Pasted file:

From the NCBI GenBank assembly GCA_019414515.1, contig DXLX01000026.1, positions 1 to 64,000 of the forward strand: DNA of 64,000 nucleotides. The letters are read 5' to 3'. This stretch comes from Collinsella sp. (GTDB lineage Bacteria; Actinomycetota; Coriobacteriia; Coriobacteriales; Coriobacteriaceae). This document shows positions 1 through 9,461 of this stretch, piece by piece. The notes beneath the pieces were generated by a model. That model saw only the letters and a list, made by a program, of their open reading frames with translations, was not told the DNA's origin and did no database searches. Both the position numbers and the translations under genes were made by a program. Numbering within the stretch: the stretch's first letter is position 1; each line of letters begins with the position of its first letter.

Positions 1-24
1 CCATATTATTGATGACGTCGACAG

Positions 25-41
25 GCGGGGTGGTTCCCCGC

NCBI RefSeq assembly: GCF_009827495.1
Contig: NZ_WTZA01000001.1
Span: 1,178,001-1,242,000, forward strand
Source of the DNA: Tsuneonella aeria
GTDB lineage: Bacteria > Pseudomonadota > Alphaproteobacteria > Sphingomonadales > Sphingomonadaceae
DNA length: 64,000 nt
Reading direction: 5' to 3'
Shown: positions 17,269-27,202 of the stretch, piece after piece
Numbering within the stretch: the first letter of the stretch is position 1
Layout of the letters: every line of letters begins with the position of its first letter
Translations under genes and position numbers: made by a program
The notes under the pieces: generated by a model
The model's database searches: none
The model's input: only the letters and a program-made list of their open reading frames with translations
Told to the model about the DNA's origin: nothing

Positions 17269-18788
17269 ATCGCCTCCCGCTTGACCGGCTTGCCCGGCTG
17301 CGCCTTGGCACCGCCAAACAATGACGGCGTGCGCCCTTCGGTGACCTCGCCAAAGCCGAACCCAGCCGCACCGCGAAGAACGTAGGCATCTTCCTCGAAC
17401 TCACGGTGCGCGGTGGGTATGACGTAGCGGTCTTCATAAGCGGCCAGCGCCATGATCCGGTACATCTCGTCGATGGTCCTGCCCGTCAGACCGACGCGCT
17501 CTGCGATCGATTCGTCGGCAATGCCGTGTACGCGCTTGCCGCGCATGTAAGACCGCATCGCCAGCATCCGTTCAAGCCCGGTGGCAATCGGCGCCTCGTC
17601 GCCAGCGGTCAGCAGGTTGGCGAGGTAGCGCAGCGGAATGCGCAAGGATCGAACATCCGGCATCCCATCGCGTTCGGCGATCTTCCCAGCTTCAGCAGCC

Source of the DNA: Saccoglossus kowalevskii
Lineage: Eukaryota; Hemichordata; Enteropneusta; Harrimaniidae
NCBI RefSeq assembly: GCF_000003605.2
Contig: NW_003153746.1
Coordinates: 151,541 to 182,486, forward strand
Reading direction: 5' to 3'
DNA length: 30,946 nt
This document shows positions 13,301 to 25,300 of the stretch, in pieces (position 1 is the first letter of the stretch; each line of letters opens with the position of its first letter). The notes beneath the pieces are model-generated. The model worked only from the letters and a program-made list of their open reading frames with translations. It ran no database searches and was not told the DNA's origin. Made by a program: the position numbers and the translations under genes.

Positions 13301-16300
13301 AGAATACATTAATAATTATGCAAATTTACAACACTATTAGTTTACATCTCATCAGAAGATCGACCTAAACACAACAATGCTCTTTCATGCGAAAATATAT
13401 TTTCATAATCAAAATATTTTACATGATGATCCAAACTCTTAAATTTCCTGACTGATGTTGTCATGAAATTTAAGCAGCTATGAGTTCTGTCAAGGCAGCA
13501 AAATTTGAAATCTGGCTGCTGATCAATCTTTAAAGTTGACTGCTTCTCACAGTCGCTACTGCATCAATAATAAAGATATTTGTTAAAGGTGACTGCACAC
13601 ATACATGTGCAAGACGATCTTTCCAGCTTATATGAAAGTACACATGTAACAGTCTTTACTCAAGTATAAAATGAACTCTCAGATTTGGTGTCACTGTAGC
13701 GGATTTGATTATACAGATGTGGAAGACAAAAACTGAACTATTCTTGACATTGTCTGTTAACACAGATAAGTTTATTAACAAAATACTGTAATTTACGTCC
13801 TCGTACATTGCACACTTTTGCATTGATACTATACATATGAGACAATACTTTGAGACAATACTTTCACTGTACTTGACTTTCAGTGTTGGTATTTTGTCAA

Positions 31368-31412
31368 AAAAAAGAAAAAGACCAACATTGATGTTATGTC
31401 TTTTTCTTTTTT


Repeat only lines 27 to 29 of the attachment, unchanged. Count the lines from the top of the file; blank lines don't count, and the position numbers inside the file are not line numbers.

Source of the DNA: Saccoglossus kowalevskii
Lineage: Eukaryota; Hemichordata; Enteropneusta; Harrimaniidae
NCBI RefSeq assembly: GCF_000003605.2